What happens if the concentrated settlement becomes more permanent: a village? Organizational improvisations can become entrenched institutions, with people developing hereditary rights to leadership roles – especially in adjudicating disputes. Vested interests that resist change can entail internal conflict, which can be resolved by proof of generosity and earned reputation for diligence. In this case, the famous “potlatch” can also offset conflicts between neighboring communities over access to fixed resources. Political and judicial roles maintain cooperation, restore peace, and to offset risks in a sedentary community.
Lineages and “big man” systems, therefore, appear to be risk aversion strategies – aspects of cultural adaptation, not evidence of selection pressures on human genomes causing novel shifts in innate behaviours during the Holocene. Hierarchies of coercion and the self-affirming narcissists are not, as Hayden suggests, products of evolutionary genetic change, but rather, I think, illustrations of the behavioral plasticity of human beings, and the way people have learned to collectively cope with higher environmental risk.
Meanwhile, we see further cultural reification of emotional sensitivities to behavior causing physical or reputational damage to other persons: this takes the form of legal codes, codes of ethics and human rights, and codes of polite behavior. This always involves symbolic evaluation; labeling behaviors as negative, positive and even sacred and profane.
However there is a danger under such circumstances. I doubt that it comes from people who are born psychopaths. What the foragers seem to all have understood only too well was that the human “behavioural plasticity” can take a wicked turn: people have a great emotional weakness- the “sin” of pride, more specifically the kind of hubris that comes of being placed somehow above one’s fellows (4). That was the point that Richard Lee was trying to drive home when he wrote “Eating Christmas in the Kalahari”. One old guy’s comment was: “If a man is praised for sharing the meat of his kill, he may come to think he is better (more important) than other people. Someday he might kill someone.”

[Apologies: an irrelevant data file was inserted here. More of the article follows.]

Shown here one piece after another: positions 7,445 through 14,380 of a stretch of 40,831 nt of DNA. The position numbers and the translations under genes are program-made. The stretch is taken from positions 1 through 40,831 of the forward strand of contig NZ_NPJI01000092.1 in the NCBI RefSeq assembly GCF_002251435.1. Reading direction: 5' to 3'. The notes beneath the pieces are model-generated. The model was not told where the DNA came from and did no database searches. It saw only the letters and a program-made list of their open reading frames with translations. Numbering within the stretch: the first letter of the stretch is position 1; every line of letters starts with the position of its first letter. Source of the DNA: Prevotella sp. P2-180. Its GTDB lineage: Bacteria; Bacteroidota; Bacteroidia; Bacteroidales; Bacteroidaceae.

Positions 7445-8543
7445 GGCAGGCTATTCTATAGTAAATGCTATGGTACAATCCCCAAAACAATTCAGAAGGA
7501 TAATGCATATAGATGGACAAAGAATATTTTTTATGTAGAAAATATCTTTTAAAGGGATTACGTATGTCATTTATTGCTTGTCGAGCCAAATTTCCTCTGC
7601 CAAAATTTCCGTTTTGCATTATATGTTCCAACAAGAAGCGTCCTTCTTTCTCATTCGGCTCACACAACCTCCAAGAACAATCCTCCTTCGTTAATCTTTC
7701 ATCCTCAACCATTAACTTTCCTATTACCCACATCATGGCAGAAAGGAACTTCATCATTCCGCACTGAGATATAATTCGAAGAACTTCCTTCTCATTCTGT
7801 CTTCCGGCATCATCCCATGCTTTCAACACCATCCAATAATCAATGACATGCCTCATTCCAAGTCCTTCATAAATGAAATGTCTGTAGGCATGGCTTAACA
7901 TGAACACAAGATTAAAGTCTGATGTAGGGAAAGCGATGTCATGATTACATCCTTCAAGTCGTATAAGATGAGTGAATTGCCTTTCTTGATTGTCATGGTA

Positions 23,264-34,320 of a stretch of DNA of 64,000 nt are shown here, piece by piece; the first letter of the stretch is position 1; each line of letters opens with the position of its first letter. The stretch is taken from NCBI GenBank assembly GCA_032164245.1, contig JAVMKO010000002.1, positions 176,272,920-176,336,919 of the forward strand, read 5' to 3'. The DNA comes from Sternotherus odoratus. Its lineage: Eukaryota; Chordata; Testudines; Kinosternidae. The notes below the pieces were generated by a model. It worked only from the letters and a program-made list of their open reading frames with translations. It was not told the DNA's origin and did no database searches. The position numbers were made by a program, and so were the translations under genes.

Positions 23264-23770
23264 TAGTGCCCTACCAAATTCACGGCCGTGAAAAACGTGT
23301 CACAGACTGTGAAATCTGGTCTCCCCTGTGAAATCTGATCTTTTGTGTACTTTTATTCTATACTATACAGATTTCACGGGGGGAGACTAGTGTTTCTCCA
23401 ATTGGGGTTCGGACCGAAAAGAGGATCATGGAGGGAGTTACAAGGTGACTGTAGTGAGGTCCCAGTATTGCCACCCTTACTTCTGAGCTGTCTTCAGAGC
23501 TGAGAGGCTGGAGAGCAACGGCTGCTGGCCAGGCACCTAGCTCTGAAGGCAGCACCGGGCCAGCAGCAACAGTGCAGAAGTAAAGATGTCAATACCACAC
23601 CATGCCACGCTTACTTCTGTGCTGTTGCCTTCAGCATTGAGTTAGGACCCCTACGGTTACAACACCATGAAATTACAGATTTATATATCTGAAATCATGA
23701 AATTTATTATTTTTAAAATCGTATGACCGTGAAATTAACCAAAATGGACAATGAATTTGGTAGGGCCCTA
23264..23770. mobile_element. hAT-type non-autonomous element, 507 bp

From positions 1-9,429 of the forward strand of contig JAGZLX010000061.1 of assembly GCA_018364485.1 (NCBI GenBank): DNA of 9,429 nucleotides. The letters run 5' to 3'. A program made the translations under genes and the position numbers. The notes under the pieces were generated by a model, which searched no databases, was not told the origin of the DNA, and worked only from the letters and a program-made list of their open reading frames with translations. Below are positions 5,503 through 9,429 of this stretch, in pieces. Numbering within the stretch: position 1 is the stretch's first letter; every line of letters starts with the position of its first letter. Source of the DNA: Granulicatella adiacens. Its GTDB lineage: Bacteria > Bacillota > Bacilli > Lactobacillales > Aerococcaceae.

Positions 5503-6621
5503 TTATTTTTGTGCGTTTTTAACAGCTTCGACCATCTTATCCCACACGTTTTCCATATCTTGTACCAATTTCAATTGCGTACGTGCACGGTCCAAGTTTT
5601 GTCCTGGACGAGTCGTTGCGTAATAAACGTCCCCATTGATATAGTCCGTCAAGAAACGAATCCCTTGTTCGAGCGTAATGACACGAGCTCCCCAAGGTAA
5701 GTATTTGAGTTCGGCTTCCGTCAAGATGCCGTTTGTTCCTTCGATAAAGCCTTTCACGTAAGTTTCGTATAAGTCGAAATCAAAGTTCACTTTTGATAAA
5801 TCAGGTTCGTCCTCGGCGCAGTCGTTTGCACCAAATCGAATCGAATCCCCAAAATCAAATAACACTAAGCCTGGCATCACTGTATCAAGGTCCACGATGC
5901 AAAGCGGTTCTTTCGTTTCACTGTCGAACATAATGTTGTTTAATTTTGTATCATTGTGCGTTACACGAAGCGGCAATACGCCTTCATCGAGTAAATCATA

It has taken years of research to uncover this aspect of our human nature. To uncover the fact that the assumption of authority or wealth, even the the conformity that prompts a person to suspend their own judgement to a higher authority, can give rise to evil actions that hurt other people. Even in an experimental setting putting people into roles that permit harm to others somehow turns off empathy and compassion. It seems that even just being richer than others, or higher up in the chain of a corporate or civil service ladder, can set in motion the “banality of evil.”. This is a human characteristic that is far beyond normal fractiousness and occasional hissy fits, and it gives rise to far more serious trauma and human tragedy than mere incidents of rage and tears.
The only good thing in this research is that it does not happen to everyone – there are people who see what is happening and fight it. People who say “this is wrong”. Often they are the folks who either stop the experiment, or in real life will resist tyranny and injustice. They risk their lives – or die on the barricades. Human beings do have the capacity to act with heroism. The fact that we have a word for this in every known culture should tell us something.
By the way, the word for “hero” among foragers is often translated incorrectly as “warrior” since it means one who fights on behalf of others. I have a feeling that the first battles among human beings were fought, in fact, by heroes of this kind. In his book, Hierarchy in the Forest, Christopher Boehm suggested that one of the very early developments on the path that led to the evolution of our species, was an overthrow of aggression-based dominance hierarchy. This led to an egalitarian revolution led by coalitions of people who resisted bullies and protected the vulnerable. If so, this converted the desirable ideal of adulthood from a self-serving “alpha” into a heroic “first among equals”.. the epitome of the trusted leader.
A human being who lives as a hunter-gatherer could thus refuse injustice; could fight for equal treatment – or walk away. Personal faults and foibles, jealousies and temper tantrums were possibly part of human nature evolved to create a relatively antifragile economy where high mobility makes it possible to vote with one’s feet. A hunter-gatherer inhabits an economic system that preserved and even enhanced the stability and diversity of the ecosystem that supported that way of life. A hunter-gatherer cannot be thrown out of their job or lodgings.